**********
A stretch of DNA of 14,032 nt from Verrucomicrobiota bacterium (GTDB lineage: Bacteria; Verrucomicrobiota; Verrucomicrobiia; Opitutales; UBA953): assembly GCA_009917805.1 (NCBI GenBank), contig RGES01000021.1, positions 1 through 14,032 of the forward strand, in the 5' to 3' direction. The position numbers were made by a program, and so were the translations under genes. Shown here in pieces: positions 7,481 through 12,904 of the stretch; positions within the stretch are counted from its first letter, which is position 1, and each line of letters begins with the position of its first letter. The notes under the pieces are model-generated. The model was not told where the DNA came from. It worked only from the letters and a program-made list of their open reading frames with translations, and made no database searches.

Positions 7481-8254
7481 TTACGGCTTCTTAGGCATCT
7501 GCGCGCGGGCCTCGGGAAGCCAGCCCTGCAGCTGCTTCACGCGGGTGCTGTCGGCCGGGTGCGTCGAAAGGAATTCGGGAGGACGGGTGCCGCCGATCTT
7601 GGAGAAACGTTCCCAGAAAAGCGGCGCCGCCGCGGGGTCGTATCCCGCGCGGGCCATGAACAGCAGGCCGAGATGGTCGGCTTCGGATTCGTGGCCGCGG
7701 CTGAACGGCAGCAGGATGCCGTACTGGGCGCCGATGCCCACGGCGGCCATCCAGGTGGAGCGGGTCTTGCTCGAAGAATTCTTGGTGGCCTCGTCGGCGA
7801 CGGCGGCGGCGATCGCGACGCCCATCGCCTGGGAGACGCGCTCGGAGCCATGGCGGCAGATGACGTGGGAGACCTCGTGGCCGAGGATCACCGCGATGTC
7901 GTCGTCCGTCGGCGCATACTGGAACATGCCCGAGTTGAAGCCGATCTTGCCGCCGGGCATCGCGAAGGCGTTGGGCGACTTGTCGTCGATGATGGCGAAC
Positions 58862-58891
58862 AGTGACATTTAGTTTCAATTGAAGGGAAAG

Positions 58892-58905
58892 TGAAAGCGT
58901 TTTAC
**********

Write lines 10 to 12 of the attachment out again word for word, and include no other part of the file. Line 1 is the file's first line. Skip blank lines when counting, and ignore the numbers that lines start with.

58862 AGTGACATTTAGTTTCAATTGAAGGGAAAG

Positions 58892-58905
58892 TGAAAGCGT